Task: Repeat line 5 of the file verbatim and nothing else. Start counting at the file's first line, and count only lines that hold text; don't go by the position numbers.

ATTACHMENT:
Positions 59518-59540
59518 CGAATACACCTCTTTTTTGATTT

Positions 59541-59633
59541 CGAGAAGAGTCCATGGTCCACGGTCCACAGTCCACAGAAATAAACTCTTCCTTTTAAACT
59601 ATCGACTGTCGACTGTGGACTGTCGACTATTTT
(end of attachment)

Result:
59601 ATCGACTGTCGACTGTGGACTGTCGACTATTTT